Fig. 11.3-6. Transverse section of cactus stem (Calymmanthium substerile; from Peru, no common name). Many cacti have a thick cortex that grows outward as ribs; in this species, the ribs are thin (only a few millimeters) and project out from the main body several centimeters so in transverse section they look like thick leaves. The upper micrograph is a transverse section through the outermost part of one rib; the base of the rib and the center of the stem are to the right, out of the image. In a very low power view, this portion of a rib would look like just one arm of a star-shaped stem.
The outermost cortex cells of cacti are aligned in rows, in a pattern that is similar to the palisade parenchyma of a leaf (so they are called palisade cortex; not easy to see in the upper micrograph, but is a little more obvious in the micrograph below). There is a set of cortical bundles that vascularizes the thick cortex, including the rib. The system of cortical bundles looks quite a bit like the veins of a leaf, and each bundle is collateral, having both xylem and phloem. At the low magnification of the upper micrograph, each cortical bundle is too small to be seen, but several are indicated by arrows.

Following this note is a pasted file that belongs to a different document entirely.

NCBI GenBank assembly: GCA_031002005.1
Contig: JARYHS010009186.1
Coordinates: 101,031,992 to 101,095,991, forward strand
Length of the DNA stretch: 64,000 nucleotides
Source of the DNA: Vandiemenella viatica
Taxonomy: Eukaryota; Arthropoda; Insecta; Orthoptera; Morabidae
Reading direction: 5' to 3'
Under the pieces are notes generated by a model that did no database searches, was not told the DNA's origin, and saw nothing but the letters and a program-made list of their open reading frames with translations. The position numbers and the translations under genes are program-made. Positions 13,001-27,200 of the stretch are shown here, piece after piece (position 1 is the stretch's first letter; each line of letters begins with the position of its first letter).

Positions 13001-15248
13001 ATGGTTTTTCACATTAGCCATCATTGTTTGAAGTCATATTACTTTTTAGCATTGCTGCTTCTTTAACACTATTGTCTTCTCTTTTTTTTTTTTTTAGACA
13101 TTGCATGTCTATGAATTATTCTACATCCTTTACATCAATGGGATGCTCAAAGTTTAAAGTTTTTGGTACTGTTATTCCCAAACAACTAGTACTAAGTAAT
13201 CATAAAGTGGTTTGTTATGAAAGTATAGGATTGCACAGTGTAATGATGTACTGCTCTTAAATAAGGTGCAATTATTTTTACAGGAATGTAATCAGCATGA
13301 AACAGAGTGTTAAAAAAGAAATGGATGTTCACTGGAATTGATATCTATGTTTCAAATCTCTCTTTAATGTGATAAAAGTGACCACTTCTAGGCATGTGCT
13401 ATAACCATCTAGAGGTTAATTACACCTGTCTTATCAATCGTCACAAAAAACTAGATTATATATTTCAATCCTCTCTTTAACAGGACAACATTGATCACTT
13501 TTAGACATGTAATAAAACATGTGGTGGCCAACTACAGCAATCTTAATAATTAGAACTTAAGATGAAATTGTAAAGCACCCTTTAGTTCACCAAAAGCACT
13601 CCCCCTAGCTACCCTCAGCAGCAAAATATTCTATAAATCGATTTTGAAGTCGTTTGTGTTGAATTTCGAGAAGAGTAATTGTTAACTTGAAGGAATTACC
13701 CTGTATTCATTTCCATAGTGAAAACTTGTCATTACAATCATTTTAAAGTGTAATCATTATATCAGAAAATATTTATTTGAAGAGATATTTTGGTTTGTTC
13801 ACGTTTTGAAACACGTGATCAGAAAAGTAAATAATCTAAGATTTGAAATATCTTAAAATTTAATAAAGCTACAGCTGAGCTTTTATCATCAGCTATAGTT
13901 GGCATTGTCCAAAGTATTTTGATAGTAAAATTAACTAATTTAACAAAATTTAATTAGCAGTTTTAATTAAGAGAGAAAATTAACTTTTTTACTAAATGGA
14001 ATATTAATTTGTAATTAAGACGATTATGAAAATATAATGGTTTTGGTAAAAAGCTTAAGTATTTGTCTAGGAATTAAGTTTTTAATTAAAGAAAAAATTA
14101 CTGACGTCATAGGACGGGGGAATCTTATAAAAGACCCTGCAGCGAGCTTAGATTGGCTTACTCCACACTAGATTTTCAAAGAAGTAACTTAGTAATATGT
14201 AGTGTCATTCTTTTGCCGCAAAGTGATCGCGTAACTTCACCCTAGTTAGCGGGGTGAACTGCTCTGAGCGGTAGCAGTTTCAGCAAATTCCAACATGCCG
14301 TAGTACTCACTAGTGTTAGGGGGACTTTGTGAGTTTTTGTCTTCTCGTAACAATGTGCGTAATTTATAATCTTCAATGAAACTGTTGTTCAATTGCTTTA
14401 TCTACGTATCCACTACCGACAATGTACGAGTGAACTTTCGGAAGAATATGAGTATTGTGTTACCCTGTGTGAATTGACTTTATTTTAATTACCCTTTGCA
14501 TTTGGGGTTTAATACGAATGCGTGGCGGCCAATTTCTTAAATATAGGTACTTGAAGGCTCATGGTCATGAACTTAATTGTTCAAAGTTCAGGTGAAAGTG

There has been research on this since the textbook was published; if you are interested, you can read these papers:
Sajeva, M, and J. D. Mauseth. 1991. Leaf-like structure in the photosynthetic, succulent stems of cacti. Annals of Botany 68: 405-411.

Mauseth, J. D., and M. Sajeva. 1992. Cortical bundles in the persistent, photosynthetic stems of cacti. Annals of Botany 70: 317-324.